Teachers’ pay: Lib Dems’ David Laws calls for teacher pay rise

May 3, 2015 by

If teachers are really valued they should be given a pay rise, says Liberal Democrat David Laws, promising an end to public sector pay cuts.

Teachers should be valued “through their pay packet”, says Liberal Democrat schools minister David Laws.

Mr Laws told the National Association of Head Teachers it was “time to end the period of real pay cuts” for public sector staff.

He said the Lib Dems would “draw a line in the sand” on public sector pay in any post-election negotiations.

NAHT leader Russell Hobby has warned whoever is in office to expect to hear “there is still no money”.

Mr Laws, addressing the annual conference of the NAHT in Liverpool, promised that a coalition including the Liberal Democrats would increase teachers’ pay from 2017.

Funding pledges

“We will show teachers that we value you through your pay packet,” he said.

“Austerity has been tough and public sector workers have made a significant contribution to balancing the books and rebuilding the economy.

“So, as we return to economic growth, from next year onwards, it’s time to end the period of real pay cuts.”

Policy guide: Education

This election issue includes funding for schools, university tuition fees and early years education.

Mr Laws repeated his party’s commitment to protect the education budget – arguing that this was a more watertight assurance than the promises of either Labour or the Conservatives, because it took into account both the rising number of pupils and the need for spending to rise with inflation.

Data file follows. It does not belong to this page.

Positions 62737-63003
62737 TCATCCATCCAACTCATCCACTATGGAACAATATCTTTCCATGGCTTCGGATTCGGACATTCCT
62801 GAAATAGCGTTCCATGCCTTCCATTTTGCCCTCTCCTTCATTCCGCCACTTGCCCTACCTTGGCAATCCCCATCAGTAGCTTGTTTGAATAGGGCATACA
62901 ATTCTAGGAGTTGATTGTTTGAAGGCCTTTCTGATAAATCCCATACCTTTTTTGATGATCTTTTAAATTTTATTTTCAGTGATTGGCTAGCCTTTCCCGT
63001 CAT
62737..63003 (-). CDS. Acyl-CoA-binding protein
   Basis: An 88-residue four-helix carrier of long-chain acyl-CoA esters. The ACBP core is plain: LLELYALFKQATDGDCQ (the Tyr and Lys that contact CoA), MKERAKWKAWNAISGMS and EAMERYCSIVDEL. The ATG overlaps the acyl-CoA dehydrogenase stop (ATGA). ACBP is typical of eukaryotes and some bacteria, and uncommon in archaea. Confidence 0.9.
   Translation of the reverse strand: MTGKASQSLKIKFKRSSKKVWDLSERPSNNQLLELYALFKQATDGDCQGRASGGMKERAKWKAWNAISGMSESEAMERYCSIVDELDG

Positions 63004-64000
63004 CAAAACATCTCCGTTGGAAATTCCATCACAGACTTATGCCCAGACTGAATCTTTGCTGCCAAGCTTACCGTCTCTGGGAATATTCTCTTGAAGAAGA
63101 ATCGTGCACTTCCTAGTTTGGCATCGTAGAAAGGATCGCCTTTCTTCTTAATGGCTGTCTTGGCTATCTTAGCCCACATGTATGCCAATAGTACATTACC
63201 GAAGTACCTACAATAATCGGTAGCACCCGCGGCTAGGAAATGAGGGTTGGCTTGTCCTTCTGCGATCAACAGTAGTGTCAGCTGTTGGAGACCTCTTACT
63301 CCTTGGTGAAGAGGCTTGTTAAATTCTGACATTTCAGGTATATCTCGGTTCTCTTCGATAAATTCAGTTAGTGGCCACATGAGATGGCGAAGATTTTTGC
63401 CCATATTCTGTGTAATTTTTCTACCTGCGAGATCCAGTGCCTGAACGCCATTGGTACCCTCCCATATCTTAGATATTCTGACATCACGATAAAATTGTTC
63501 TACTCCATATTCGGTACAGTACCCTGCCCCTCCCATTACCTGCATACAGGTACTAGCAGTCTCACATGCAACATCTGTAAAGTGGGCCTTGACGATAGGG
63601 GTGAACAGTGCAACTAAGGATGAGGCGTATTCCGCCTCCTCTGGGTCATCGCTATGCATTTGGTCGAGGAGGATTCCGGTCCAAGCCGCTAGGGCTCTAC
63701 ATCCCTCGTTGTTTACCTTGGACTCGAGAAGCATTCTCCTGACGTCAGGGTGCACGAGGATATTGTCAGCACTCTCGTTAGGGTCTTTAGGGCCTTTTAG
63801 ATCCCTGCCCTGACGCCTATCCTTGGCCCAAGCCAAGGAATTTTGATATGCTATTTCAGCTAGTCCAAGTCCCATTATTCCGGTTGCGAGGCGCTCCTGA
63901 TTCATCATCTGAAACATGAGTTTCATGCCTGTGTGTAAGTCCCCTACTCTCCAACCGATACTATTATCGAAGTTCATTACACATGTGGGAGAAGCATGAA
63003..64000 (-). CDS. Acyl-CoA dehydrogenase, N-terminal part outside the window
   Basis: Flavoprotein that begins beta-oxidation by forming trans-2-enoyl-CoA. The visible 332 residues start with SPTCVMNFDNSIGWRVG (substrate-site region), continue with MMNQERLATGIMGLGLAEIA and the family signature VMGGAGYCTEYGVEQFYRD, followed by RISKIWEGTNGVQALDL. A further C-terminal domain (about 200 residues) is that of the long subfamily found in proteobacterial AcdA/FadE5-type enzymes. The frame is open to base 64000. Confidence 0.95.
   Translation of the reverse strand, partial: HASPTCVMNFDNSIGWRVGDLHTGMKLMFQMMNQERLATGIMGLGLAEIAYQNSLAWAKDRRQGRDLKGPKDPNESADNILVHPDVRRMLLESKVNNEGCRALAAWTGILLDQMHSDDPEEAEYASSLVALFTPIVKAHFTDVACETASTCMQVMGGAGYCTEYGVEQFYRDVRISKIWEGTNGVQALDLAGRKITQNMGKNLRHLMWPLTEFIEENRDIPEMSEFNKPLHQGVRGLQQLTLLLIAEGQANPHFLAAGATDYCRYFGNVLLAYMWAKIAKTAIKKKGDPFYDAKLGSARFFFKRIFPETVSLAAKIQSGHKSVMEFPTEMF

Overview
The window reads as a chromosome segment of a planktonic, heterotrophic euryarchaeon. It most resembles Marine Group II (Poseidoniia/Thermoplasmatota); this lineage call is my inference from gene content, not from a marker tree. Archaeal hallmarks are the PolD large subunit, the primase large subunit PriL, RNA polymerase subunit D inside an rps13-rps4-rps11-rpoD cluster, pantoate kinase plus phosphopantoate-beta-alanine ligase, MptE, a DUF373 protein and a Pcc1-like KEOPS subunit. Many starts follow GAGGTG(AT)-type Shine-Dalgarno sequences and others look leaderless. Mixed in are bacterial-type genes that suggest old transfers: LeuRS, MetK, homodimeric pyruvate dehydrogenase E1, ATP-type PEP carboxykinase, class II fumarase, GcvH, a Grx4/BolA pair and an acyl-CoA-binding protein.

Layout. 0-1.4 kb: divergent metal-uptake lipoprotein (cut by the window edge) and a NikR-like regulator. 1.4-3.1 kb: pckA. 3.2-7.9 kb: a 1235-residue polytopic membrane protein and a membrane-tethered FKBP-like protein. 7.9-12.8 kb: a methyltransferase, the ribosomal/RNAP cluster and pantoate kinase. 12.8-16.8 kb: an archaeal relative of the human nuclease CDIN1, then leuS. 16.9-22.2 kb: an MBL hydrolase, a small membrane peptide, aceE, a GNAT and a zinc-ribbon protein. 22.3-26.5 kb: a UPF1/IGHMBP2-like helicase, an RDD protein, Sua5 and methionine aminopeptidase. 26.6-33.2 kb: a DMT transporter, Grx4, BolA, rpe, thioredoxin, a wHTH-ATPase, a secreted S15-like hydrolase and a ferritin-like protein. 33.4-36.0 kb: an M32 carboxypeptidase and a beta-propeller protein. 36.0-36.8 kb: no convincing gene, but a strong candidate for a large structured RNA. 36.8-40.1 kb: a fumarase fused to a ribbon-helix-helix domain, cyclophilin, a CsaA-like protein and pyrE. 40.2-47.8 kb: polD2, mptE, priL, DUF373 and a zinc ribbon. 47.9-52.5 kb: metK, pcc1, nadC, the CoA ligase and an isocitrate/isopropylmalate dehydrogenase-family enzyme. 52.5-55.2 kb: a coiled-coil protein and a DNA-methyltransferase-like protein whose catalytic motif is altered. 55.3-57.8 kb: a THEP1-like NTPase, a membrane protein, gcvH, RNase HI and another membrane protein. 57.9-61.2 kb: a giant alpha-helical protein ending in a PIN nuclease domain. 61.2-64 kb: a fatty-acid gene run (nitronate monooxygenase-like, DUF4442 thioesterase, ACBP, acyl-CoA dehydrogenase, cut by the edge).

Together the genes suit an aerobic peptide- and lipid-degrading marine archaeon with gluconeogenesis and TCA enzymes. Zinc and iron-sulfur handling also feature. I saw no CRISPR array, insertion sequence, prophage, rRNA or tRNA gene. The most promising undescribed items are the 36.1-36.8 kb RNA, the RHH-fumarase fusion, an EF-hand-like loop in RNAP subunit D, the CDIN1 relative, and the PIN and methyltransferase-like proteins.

“Neither the Labour party nor the Conservatives are prepared to put the money where their mouth is on education,” said Mr Laws.

And he said that creating an independent standards authority to decide on the curriculum would end the problem of excessive political interference.

“It’s not up to us to determine which exact works of literature or periods of history are taught,” he said.

His experience as schools minister had made him “believe even more strongly that government interferes too much and too regularly in our school system”.

“It should never ever be a case of us and them, politicians versus the profession.

“A culture of criticising teachers, often for nothing more than cheap headlines, is a lose-lose situation for everyone – particularly for the children passing through the education system.”

Labour has campaigned on stopping academy and free schools from employing teachers without teaching qualifications – and Mr Laws said that the Liberal Democrats would also make it a requirement for teachers to have qualified teacher status.

He also said that Ofsted should be able to inspect the groups running academy chains, a move that has been opposed by their Conservative former coalition partners.

Speaking to the head teachers’ conference on Friday, Labour’s Tristram Hunt warned of the importance of protecting funding for early years education and claimed that 750 Sure Start centres had been forced to shut.

In response to the speech from Mr Laws, Mr Hunt said: “You can’t trust a word the Liberal Democrats say. They broke their promise on tuition fees and people will not believe a word that they say on education spending.”

‘Expect tight budgets’

Education Secretary Nicky Morgan has argued that the Conservatives will protect spending on education, expand the number of academies and raise standards.

A future Conservative government is promising to introduce a new re-sit test in secondary school for 100,000 pupils who get poor results in English and maths tests at the end of primary school.

The NAHT’s Russell Hobby has warned that schools face a looming funding shortage and increasing difficulty in recruiting teachers and school leaders. He has also warned that schools now have to do much work that would usually be associated with social services, such as feeding and clothing children.

“What do the next five years hold for us? What do we expect and what will we do? Much that we face will happen whoever gains power,” said Mr Hobby.

“To paraphrase a famous note, there is still no money. We are merely halfway through austerity and half a million more pupils are coming our way. Expect tight budgets and make every penny count.”

Source: Teachers’ pay: Lib Dems’ David Laws calls for teacher pay rise – BBC News

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